This week we put on our thinking caps and dove into classical Greek drama and philosophy. We discussed the final play from the Oresteia by Aeschylus: Eumenides. The play explores the mythological founding of the Aeropagus council by Athena, the patron goddess of Athens, as well as instituting the worship of new goddesses: the Eumenides (a.k.a. the Furies). We will explore this connection to our text a bit further next week.
We also compared and contrasted the teachings of Epicurus and Zeno, founders of the Epicurean and Stoic systems of philosophy. It’s important that we understand some of their teachings in order to understand why they reacted the way they did to Paul’s preaching.
>> Click to read this week’s passages in KJV, CSB, ESV, NIV: Acts 17:16-21 <<
Acts 17:16-21 ~ Allusions at the Areopagus
Paul arrives at Athens and begins preaching. He is approached and taken to the Areopagus.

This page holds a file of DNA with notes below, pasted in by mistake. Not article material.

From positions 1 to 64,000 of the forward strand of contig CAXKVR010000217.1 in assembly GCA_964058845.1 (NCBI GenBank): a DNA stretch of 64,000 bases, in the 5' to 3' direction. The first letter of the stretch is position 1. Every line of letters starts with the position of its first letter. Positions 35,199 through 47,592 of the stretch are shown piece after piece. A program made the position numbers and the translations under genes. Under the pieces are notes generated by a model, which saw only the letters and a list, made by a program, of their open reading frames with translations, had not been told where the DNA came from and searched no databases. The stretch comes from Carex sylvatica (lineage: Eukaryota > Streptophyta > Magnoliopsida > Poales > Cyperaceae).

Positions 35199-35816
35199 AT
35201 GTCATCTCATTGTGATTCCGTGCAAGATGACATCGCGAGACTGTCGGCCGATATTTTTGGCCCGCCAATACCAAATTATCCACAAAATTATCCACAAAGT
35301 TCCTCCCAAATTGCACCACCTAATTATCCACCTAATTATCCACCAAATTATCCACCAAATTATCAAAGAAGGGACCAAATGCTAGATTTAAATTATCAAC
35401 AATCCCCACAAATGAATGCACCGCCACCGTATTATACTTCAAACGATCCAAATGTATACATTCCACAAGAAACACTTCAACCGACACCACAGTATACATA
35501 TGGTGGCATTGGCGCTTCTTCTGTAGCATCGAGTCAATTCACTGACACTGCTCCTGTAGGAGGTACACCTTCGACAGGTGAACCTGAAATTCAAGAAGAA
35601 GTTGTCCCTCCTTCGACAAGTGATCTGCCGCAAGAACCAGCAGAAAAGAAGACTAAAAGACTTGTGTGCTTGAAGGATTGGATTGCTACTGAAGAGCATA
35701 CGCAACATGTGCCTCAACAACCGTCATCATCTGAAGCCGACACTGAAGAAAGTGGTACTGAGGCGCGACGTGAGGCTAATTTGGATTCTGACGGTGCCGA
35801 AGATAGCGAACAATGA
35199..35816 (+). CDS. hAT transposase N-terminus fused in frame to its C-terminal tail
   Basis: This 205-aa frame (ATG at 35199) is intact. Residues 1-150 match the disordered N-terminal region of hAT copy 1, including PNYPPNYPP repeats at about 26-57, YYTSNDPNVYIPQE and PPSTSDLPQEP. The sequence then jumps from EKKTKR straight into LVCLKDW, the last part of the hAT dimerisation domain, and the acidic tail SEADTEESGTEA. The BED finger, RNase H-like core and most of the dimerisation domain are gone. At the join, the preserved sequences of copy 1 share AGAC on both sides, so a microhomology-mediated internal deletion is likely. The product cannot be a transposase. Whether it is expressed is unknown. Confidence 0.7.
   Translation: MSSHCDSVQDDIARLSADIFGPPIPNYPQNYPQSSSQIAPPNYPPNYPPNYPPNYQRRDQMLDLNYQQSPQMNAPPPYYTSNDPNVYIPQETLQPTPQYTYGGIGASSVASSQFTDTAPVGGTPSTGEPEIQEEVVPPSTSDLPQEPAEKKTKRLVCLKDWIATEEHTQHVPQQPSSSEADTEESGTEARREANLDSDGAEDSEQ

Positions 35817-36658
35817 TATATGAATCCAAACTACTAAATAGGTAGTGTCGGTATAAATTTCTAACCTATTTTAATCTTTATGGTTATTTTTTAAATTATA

* Recorded: LIVE. This audio has been HEAVILY REDACTED for class member privacy, time, and content
Links to resources about the Areopagus and other topics discussed during the lesson:
- Foreign but Familiar Gods: Greco-Romans Read Religion in Acts by Lynn Allan Kauppi (Chapter 5: “Acts 17:16-34 and Aeschylus’ Eumenides)
Read the excerpt on Google: http://bit.ly/kauppi-excerpt
- “Paul’s sermon on the Areopagus inspired by the Muses” by Neil Godfrey
- “Paul and Orestes before the Areopagus: The Resurrection” by Neil Godfrey
- “Acts, the Areopagus and the Introduction of New Gods” by Neil Godfrey
- Aeschylus’ three-part drama “Oresteia,”
- Altar to an unknown god: “Si Deus Si Dea,”
- “Epicureanism and Stoicism: Lessons, Similarities and Differences.” Daily Stoic, 11 Apr. 2018,